April 25, 2011

Finding Time to Write

 I thought I might write about finding time to write today since I always hear lots of writers lament about not having any time to write. I find that this is a pretty easy subject to tackle. If you are passionate enough about writing you will create spaces in your schedule where you can put pen to paper. If you aren't serious enough, it'll never happen.

 Everyone thinks that their schedule is too full. It just comes down to how badly you want it. I have found that I have to write, just like some people have to run or paint or play music. I am a happier person when I make the time-so I do. I will postpone cleaning the house, making a meal, doing laundry-most anything that isn't urgent and doesn't affect my family in a bad way to write. And they are glad that I do because it makes me easier to live with.

There are always things that you can weed out of your schedule. Television is probably the easiest--it is like a black hole that literally pulls all of your time and energy away. Record the shows you absolutely can't miss and give up the rest. You won't even miss them, trust me. The great thing about writing is that you are in absolute control of when you do it and how often. There is no magical time frame, no set amount that needs to get accomplished.

Be passionate about writing and you won't have this issue at all. If you're passionate you'll have more of a problem finding time for everything else.

April 20, 2011


I had a critique partner of mine tell me just the other day that my first manuscript (which has been revised within an inch of its life, by the way...for almost two years--but who's counting) is probably not very commercial. And this particular person has enough experience to know. Very shortly after I got some less direct, but equally strong critique from two other partners who had some of the very same concerns she did-- which pretty much confirms that the fate of this story is not good right now. And that's some harsh reality to get hit with all at once. But God bless 'em all, because their honesty is just as important to my writing as the actual writing itself and without them I would be failing a lot more often and more spectacularly. So if any of you lovely ladies happen to read this: thanks again for kicking my butt:)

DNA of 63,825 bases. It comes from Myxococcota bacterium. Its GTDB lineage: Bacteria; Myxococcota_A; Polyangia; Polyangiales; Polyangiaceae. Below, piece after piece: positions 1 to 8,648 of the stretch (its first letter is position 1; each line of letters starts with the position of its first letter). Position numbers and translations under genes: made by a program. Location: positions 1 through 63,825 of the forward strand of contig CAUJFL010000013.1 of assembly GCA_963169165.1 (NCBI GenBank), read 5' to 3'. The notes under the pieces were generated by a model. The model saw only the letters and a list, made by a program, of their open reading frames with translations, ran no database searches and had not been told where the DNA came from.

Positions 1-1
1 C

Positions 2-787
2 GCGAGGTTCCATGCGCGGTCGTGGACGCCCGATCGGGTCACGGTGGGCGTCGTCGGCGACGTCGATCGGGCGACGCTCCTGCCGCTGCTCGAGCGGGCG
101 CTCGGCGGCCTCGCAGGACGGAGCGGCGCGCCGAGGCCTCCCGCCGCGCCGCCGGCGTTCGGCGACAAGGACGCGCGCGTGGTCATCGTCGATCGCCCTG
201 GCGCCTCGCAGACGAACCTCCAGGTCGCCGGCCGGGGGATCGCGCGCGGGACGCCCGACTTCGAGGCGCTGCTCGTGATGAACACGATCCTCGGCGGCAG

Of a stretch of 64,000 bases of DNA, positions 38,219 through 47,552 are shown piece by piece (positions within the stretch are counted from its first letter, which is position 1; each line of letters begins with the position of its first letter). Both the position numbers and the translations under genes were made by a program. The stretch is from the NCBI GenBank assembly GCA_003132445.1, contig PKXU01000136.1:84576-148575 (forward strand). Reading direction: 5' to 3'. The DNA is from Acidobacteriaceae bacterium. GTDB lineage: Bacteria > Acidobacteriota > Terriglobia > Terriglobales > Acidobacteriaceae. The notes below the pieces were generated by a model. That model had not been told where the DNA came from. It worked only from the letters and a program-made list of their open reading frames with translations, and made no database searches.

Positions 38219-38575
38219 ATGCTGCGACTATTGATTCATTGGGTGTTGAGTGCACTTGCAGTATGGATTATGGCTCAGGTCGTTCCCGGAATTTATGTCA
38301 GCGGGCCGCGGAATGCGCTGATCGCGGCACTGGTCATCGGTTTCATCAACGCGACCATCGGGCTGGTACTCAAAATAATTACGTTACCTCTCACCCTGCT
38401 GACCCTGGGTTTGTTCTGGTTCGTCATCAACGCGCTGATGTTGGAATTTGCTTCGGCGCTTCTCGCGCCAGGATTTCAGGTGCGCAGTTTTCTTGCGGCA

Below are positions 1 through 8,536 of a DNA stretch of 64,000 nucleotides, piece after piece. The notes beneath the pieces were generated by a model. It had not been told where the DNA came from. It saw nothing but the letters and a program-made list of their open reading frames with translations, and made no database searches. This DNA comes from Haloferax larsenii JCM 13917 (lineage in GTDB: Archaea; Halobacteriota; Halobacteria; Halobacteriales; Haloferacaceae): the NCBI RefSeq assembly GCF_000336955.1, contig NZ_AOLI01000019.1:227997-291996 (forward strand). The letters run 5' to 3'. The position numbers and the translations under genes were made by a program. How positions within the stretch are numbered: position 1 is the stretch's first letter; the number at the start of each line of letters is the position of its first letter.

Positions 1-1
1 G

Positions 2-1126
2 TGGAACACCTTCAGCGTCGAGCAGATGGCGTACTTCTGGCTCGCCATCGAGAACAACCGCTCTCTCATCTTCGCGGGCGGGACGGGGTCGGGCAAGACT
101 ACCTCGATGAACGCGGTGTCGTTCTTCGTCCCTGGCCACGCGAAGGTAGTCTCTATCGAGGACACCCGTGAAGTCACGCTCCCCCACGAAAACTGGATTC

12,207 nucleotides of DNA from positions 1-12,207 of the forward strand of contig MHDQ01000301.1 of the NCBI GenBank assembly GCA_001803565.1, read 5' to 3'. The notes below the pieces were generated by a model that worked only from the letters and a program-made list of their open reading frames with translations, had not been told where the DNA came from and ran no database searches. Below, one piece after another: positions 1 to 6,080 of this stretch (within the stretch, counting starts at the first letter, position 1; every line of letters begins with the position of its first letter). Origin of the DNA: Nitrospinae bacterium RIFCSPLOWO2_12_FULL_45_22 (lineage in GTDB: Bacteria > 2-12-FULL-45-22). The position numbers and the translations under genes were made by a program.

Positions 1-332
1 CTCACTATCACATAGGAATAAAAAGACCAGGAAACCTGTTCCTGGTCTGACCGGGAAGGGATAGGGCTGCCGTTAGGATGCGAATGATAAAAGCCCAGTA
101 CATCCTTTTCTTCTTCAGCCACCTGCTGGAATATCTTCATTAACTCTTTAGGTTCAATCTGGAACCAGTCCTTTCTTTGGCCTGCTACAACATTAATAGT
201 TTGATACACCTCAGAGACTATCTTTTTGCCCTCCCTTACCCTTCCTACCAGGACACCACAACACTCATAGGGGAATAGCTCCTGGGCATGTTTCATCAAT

Still, about now you're probably thinking that I'm writing this from underneath my desk since that type of tough love is difficult to swallow--although it almost always goes down a little easier when you chase it with a little Ben and Jerry's cookie dough ice cream;) But I'm not. You know why? Cause they are absolutely right. It is quiet and slow paced and not very original-not exactly ready for primetime. I knew this somewhere deep within, they only confirmed what I already suspected.

So what am I doing about it? I'm puttting on my big girl writing panties and I'm starting the next manuscript. I'm accepting that for now that first manuscript is the physical representation of my education in writing. It was my MFA program. It taught me how to revise, it taught me how to find my voice and plot. It taught me what I might be passionate about writing and what just might be me emulating someone else--there's a big difference. Even though this first baby isn't going to bring in so much as a trickle of agents interested in representing it, it is already priceless. I learned all of the what not to do's and they are way harder to internalize sometimes than the what to do's.